The city council in the San Francisco suburb of Richmond voted narrowly early Wednesday (it was a long meeting) to go where no municipality has dared go before: trying to use eminent domain laws to seize mortgages on homes whose values have dropped far below what’s owed.
And yes, it’s complicated. And a roll of the dice—no one is sure that it will work, or what the repercussions will be. But with a wide array of opposition including local real estate agents, the Federal Housing Finance Agency and Wall Street trade groups, it could mean good things. These days, Wall Street opposition is almost a stamp of approval. Mother Jones has been tracking the story more closely than others:
Richmond would carry out the purchases with the help of Mortgage Resolution Partners, an advisory firm run by a politically connected group of investors. … After Richmond seizes the loans, new lenders arranged by MRP would step in and essentially refinance them. The borrowers would stay in their homes, and the new loans would reflect the current value of the properties. In this scenario, a family in Richmond that bought a $300,000 house that’s now worth $200,000 would see its monthly payments decrease by $300 to $800.
For more than a year now, MRP’s chairman, Steven Gluckstern, has been trying and failing to convince some of the cities worst hit by the foreclosure crisis to adopt his eminent domain plan. Politicians in San Bernadino, Salinas, and about a dozen other towns flirted with the idea to varying degrees before getting cold feet. But Richmond is supposed to be different: “We’re not willing to back down on this,” Richmond’s Mayor Gayle McLaughlin, a former schoolteacher, told the New York Times in July. “They can put forward as much pressure as they would like, but I am very committed to this program and I’ve very committed to the well-being of our neighborhoods.”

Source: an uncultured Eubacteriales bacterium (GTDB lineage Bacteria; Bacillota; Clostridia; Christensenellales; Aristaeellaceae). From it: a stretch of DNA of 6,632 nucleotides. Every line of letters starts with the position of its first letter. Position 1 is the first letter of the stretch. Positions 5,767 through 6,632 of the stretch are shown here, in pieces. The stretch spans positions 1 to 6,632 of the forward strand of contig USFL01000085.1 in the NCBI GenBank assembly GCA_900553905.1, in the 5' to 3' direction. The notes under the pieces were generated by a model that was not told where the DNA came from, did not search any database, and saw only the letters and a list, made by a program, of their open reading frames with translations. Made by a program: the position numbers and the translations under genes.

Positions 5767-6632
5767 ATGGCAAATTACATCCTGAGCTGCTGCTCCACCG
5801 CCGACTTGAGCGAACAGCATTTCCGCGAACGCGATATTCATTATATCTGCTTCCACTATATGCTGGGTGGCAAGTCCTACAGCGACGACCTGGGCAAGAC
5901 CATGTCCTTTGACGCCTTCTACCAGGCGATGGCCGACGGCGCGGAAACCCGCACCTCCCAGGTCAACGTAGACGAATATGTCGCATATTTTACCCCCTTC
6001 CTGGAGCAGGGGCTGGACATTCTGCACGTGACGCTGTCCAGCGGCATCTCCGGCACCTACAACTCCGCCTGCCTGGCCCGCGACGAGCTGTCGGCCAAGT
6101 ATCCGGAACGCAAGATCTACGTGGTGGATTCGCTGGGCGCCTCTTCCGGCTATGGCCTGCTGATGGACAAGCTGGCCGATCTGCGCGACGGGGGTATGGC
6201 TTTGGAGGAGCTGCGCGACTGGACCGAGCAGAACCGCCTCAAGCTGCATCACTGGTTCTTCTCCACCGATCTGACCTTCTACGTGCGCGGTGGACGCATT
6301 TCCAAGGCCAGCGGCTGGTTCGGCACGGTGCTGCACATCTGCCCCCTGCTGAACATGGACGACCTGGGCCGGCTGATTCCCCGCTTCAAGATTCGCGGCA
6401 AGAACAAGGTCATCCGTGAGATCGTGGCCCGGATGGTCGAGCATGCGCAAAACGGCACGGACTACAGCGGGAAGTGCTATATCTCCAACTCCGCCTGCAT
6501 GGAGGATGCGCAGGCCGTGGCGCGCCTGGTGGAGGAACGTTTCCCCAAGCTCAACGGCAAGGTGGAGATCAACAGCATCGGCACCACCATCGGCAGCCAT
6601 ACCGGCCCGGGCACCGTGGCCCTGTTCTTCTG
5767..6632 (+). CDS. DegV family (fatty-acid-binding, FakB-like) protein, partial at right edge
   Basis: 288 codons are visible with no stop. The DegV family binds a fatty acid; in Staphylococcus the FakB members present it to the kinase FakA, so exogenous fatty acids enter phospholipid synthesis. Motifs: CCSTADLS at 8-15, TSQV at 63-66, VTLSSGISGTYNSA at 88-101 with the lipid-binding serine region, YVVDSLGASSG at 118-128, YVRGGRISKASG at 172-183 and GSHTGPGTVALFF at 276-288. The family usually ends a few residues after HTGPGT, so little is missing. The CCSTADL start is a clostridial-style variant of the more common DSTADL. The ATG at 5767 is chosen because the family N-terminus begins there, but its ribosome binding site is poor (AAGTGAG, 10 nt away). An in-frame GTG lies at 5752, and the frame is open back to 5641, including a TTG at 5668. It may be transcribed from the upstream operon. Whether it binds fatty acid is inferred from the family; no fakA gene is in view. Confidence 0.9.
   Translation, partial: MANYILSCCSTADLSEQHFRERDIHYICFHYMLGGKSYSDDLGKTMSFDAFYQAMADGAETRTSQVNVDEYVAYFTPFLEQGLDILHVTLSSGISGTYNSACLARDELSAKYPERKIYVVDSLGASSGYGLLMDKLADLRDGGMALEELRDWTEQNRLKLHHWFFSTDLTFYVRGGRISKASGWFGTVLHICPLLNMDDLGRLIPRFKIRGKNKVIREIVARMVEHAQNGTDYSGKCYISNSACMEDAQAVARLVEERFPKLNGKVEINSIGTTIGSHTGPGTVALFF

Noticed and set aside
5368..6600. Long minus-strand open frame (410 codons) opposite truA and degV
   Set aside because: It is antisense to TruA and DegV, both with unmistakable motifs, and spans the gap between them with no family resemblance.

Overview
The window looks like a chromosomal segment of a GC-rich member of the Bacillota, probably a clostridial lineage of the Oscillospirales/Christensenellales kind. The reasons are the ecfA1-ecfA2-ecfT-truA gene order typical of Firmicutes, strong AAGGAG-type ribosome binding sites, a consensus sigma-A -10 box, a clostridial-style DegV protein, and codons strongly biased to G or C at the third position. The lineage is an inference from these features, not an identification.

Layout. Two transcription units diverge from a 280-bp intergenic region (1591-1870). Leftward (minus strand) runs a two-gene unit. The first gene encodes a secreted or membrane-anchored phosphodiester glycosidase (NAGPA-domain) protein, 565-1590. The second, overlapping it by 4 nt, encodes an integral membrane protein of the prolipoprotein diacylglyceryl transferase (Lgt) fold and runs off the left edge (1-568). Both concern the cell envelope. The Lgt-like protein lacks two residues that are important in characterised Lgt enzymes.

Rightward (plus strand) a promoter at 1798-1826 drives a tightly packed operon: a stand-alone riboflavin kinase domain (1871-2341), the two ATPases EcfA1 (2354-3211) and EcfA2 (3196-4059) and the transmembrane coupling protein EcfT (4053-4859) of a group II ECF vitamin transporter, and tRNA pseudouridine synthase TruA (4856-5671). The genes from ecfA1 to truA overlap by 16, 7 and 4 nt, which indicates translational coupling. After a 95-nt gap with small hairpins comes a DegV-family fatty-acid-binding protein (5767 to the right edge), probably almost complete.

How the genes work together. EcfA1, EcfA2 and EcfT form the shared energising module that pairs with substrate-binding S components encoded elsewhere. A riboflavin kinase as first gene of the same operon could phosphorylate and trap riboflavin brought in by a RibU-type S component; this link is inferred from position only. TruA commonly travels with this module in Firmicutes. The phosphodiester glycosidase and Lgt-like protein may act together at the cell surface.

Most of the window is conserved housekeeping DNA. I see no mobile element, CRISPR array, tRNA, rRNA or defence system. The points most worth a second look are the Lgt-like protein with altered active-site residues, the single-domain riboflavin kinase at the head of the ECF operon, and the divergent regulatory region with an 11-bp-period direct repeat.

For deeper background on how this all would work, go here. Meanwhile, Atlantic Cities offers this succinct overview of the problem Richmond faces:
Five years into the housing crisis, the city of about 105,000 and its Green Party mayor figure they’ve run out of better options – and out of patience with federal solutions that never came – to ease the local foreclosure glut. The median price of homes in town has dropped to less than half of what it was at the height of the housing boom. And the city has estimated that about 51 percent of its homeowners are underwater. Richmond is in worse shape than most towns sacked by the housing bubble: Its home values are low, its unemployment and poverty rates are high, and its residents in danger of foreclosure are unlikely to have the principal on their mortgages reduced any time soon
As the piece points out, “the whole proposal is a little hard to wrap your head around because some of the actors appear to be playing for the wrong team. Mortgage Resolution Partners is not a non-profit community group. It’s a business run by people who’ve worked in the banking and real estate worlds. This housing story is not quite David vs. Goliath. It’s David and some savvy investors formerly associated with Goliath vs. Goliath.”
But “just because everyone else has refused to try this doesn’t mean it’s not a good idea,” The Atlantic Cities’ Emily Badger notes. True. In fact, it could be a bad idea in the end. But at least municipal leaders are, well, leading for a change, instead of letting the banks have their way unopposed, a push-back that can be read only as a good thing.